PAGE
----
Dayton, I was a huge fan of the outside the box strategy of going over the slot in the draft to build a farm system quick. Are there any ways that the Royals are separating themselves from the pack? Are there any avenues in which this organization sees a potential advantage? I won't tell anyone.Here was his response:
Every organization has good scouts domestically and internationally. It comes down to scouts that are passionate and instinctive and have a strong feel for players. And then you must provide a great environment for them to develop and reach their ceiling. The two components go hand in hand. And I believe as long as we have great synergy between our scouting and our player development departments, we will consistently produce talented players.Now obviously, if Dayton Moore really felt they had something unique that other teams weren't aware of then he wouldn't have said it in a Kansas City Star chat. At the same time, I think he is sincere in his belief that the Royals greatest advantage comes from a synergy between scouting and player development.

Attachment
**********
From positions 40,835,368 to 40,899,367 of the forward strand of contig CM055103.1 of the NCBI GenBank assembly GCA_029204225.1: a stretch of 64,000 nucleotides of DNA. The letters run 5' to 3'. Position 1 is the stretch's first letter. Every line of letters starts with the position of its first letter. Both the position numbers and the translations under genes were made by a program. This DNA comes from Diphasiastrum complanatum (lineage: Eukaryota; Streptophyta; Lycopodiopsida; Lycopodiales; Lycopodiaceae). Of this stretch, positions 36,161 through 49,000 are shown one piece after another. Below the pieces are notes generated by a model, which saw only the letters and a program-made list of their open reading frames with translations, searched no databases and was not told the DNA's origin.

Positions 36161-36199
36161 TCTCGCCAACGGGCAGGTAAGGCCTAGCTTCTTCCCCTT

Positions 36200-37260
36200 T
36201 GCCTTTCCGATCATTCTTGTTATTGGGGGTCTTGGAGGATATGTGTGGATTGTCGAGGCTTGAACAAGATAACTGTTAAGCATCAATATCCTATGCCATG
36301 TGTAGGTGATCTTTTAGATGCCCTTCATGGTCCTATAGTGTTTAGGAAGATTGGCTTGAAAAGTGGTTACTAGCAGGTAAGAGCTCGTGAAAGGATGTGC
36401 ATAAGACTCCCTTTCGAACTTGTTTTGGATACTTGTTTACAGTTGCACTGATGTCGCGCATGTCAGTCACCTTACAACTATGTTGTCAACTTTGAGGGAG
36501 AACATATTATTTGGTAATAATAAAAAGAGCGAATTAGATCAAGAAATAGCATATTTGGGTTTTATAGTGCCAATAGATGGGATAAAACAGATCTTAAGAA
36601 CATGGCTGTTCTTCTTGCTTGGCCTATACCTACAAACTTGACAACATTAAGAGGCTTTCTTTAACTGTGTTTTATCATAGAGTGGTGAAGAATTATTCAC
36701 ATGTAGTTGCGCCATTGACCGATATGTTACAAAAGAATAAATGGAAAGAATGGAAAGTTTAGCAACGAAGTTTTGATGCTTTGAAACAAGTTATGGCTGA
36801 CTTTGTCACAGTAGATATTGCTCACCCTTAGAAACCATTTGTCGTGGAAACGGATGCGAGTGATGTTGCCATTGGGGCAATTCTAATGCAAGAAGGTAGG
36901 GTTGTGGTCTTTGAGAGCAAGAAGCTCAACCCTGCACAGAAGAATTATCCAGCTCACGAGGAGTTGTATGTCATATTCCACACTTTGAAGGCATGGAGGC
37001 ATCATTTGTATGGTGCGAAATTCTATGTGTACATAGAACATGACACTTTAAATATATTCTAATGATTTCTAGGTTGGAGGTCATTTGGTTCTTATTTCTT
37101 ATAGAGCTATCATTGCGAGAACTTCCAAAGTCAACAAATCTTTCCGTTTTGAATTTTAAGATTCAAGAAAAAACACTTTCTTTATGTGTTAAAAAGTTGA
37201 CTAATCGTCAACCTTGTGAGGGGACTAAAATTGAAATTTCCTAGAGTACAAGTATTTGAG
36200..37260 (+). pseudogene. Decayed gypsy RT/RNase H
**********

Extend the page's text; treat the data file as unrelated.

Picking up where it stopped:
First let me be perfectly clear, I do not discount scouting. It is critical for a team's success. At the same time every organization in baseball has a scouting and player development departments. How many of those organizations don't pay lip service to the importance of these areas. I would hope that every organizations works hard in these avenues and feels confident in their own departments.
Synergy is defined by dictionary.com as the interaction of elements that when combined produce a total effect that is greater than the sum of its parts. This sounds an awful lot like Dayton Moore's approach to roster construction. I am not saying synergy can't be a competitive advantage, but the key point would be how do you make the elements's sum greater than the individual pieces? That is what creates the competitive advantage.
I'm not going to get to caught up in a response to a fans' question on a Kansas City Star chat session, but I found this piece of information interesting. Synergy is great, but just saying that there is synergy doesn't mean much. However, 30 teams in baseball probably strive for synergy between their departments. It is hard to have a competitive advantage in any realm, especially those that are not tangible, and even more so in any area in which every competitor strives to perform well. I guess all we can do is hope that the Royals' synergy is truly so great that it is a competitive edge.